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i'd like to know how to solve a definite integral in Mathematica.


I do know all variables except b, and need to solve for F(b)=0.

How can i solve it in Mathematica?

Here is my try:

 NSolve[Integrate[1/(8*(1 - ff) (2 Pi)^0.5) E^(-0.5*((x - 1.1)/(1 - ff)/8)^2), {x, 0, 9999}] == -0.44531779637243296, ff]
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closed as off topic by Mat, Raymond Chen, woodchips, Andreas Grech, Paolo Moretti Sep 22 '12 at 16:10

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3 Answers 3

up vote 3 down vote accepted

These integrals can be trivially expressed in terms of an error function: Wiki, Mathworld. Hence what you need here is a library to (i) calculate error functions, (ii) numerically solve non-linear equations. Virtually any language has this, so pick anything you're familiar with. In Mathematica, look up Erf and NSolve.

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This looks good. Nevertheless, mathematica does not ouput the values. here is my code Nsolve[(-Integrate[ 1/(8*(2*Pi)^0.5)*Exp[-0.5*((x - 1.1)/8)^2], {x, -Inf, 0}] + Integrate[ 1/((1 - f) 8*(2*Pi)^0.5)*Exp[-0.5*((x - 1.1)/(1 - f)/8)^2], {x, 0, Inf}]) == 0, f] –  Patrick Seastar Sep 22 '12 at 14:35
Break the statement into pieces: start with a single integral, see if it's an erf of some sort (it should be). Plot it (as @duffimo said already)Then make sure you can Nsolve an equation where you know the solution. Then get it together. –  ev-br Sep 22 '12 at 14:49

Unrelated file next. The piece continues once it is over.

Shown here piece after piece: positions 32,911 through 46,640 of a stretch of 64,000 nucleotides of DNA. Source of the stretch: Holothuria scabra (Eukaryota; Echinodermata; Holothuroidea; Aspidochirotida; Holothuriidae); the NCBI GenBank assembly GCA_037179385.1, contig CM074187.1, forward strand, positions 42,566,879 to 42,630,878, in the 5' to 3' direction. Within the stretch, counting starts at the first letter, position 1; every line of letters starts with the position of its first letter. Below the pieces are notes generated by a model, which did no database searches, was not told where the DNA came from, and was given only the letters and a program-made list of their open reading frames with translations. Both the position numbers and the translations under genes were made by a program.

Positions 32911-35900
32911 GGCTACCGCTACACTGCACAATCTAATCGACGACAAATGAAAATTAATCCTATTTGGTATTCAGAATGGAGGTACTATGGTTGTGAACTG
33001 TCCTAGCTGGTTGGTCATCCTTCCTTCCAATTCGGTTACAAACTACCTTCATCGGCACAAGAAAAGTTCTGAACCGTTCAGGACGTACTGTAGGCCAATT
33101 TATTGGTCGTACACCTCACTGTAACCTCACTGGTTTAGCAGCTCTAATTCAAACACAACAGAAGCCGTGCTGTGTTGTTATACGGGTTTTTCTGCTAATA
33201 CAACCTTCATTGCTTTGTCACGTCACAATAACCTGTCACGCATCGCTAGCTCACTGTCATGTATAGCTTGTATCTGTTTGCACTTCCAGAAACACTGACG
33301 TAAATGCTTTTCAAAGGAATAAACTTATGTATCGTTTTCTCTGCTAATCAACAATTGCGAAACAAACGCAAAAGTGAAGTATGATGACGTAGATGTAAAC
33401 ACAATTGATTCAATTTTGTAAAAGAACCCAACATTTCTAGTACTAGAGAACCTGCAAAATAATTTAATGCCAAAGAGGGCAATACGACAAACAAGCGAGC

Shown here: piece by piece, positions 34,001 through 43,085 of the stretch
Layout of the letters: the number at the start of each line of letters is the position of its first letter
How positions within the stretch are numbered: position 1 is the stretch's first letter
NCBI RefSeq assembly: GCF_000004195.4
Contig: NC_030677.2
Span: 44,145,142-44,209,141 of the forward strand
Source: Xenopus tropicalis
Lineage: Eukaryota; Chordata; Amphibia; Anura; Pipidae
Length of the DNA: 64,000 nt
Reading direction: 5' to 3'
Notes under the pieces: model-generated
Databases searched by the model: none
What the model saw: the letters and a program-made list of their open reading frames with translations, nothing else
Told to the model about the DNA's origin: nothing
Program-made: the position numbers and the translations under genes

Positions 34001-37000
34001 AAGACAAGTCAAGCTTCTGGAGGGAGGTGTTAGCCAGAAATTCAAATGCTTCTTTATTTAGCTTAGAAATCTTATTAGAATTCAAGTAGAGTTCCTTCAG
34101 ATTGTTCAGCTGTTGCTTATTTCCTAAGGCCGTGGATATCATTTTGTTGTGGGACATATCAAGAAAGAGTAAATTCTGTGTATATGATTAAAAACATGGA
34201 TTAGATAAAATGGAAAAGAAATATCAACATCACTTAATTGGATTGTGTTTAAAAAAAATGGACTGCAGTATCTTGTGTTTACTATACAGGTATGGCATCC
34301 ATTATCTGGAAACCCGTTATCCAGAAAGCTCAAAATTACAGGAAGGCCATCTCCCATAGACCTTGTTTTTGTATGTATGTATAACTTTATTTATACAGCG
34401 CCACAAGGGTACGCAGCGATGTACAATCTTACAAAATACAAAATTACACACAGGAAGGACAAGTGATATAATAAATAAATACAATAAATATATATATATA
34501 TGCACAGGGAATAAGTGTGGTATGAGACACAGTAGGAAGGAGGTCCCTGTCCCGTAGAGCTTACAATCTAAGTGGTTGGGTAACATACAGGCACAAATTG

Error function, of course! I knew it'd be something nameable, but how do you search for an integral form? I leafed through Numerical Recipes quickly but missed it. Great insight, Zhenya. You obviously know this. Being able to name it is half the battle. I voted your answer up. –  duffymo Sep 22 '12 at 15:07
@duffymo: well, that's just domain knowledge. I'm sure there are tons of things which are immediately obvious to you, while I'd have to scratch my head and ask :-) –  ev-br Sep 22 '12 at 15:13
Thanks a lot. :) –  Patrick Seastar Sep 22 '12 at 15:14

I'd start by plugging it into Wolfram Alpha and see what it gives you.

Mathematica should be able to do it. I think of statistics first when R comes up; I don't know about its calculus capabilities. Excel is not the first choice.

If I were you, I'd be less worried about the software and more worried about the solution itself. A function of this form might be well known. Plot each one and visually check to see what the functions look like and how easy they might be to integrate.

Like this:


You should be wondering why it's three similar looking integrals. Those singularities in the plot tell you why.

If there's no closed form solutions, you'll have to go with a numerical one. You'll have to choose an algorithm (simple Euler or Runga Kutta or something else), interval sizes, etc. You'll want to know about singular points and how best to tackle them.

Choosing a package is just the start.

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Thank you for the reply. unfortunately, I did not figure out how to solfe defined integration in wolfram alpha. –  Patrick Seastar Sep 22 '12 at 13:20
I suppose I will try with mathematica then, thanks a lot. Any idea on how i can calculate this concrete problem? –  Patrick Seastar Sep 22 '12 at 13:36
Vote the answer up if it helps. I'd prefer that to your thanks. I've given you one good bit of advice: plot those functions before you integrate them. Know what they look like before you start. –  duffymo Sep 22 '12 at 13:38
+1 just for 'plot it' suggestion –  ev-br Sep 22 '12 at 15:05
I can only vote up if i have more than 15 reputation points. by voting my question a minus 2 i have declined to 4, so i would but i cant. Sorry –  Patrick Seastar Sep 23 '12 at 14:26

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